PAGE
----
BY LAUREN MAULDIN
Confession time. I am obsessed with all things miniature. If something is smaller than its intended size, I’m totally here for it. Of course, this interest grows exponentially when you show me itty bitty horse things. Specifically, model horse things.
Full disclosure, I used to be pretty deeply enthralled with the model horse hobby. For those of you unaware, there’s a lot more to those Breyer horses you loved as a kid. All over the world hobbyists create and collect model horses that are more like fine art sculptures than they are toys. Some take their model horses to “live shows” or hobby competitions, where they compete against each other in a model horse version of halter classes. There’s also a division called performance, where the goal is to create a scene with your model horse as realistic as possible from the real horse world. For me, performance is where things get magical.
I mean, check out these setups from the most recent North American National Model Horse Show, held in Lexington, Kentucky in July of 2018.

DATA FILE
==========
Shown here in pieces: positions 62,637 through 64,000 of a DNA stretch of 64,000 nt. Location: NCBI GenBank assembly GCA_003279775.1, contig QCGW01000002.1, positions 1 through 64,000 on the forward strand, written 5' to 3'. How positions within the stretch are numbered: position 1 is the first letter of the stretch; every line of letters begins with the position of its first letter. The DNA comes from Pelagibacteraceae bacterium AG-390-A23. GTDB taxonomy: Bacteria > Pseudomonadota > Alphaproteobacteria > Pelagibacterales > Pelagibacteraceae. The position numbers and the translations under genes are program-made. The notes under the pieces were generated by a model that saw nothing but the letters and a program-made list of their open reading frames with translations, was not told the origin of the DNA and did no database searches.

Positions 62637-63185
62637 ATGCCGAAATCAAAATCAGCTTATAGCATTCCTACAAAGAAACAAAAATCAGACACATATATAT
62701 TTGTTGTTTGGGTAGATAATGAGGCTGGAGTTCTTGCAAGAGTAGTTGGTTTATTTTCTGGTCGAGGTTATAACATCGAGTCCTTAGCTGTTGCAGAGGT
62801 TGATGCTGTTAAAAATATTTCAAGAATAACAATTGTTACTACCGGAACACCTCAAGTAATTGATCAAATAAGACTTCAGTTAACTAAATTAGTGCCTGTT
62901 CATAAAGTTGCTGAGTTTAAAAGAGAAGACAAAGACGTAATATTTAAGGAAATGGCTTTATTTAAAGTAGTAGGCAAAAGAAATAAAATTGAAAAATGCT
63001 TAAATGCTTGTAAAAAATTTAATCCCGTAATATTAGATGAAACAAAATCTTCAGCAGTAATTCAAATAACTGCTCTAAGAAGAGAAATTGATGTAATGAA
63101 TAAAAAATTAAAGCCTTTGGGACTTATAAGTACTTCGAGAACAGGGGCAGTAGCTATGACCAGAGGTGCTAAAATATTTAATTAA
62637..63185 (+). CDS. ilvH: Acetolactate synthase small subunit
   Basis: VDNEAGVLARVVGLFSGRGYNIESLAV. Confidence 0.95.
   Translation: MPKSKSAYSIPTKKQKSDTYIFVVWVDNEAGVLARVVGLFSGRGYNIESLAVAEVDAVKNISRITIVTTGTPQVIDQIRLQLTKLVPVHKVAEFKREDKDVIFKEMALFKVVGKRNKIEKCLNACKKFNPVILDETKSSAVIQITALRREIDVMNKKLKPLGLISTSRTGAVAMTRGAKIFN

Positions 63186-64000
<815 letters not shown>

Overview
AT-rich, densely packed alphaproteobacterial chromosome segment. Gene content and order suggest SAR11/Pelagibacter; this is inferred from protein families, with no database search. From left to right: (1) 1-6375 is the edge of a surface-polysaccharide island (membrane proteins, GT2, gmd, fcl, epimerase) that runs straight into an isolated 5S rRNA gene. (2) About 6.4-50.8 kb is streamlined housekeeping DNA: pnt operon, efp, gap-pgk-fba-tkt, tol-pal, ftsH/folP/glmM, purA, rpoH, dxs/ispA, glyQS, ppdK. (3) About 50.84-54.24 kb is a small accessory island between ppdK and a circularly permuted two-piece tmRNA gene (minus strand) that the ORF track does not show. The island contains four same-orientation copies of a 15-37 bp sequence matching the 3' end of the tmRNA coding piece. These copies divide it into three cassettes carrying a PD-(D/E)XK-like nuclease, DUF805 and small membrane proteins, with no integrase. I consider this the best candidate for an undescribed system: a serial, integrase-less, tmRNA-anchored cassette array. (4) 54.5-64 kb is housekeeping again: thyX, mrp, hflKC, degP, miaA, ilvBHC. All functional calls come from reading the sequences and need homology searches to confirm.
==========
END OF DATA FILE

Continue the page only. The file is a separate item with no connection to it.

Each entry is the culmination of hours of extreme detail work from a variety of talented hobbyists. Someone sculpted the model, painted it by hand, came up with the idea for the entry, created the jump or other props involved, cut apart a Breyer riding doll to have “good equitation” and hand sewed him/her an original costume, and made all the itty bitty tack.
The tack is what I’m most impressed with. These items are “Traditional” scale, or 1:9 real size. They fit the yellow box Breyers you likely see in tack stores, but the detail is hardly anything you can find in a shop!
There are incredibly intricate boots…
Amazing, fluffy saddle pads…
Even itty bitty custom fly bonnets!
The entire artistry comes together for incredible, show stopping tack sets that look like they could belong on any full sized, real horse.
I don’t know about you, but this makes me take a second look at the old Breyer horse sitting dusty on my bookshelf!
About the Author: Lauren holds an MFA in creative nonfiction from the University of California Riverside, and is a lifelong rider and writer. Beyond equestrian journalism, she explores body positivity, mental health and addiction through personal narrative. She enjoys showing on the local hunter/jumper circuit in Austin, Texas.
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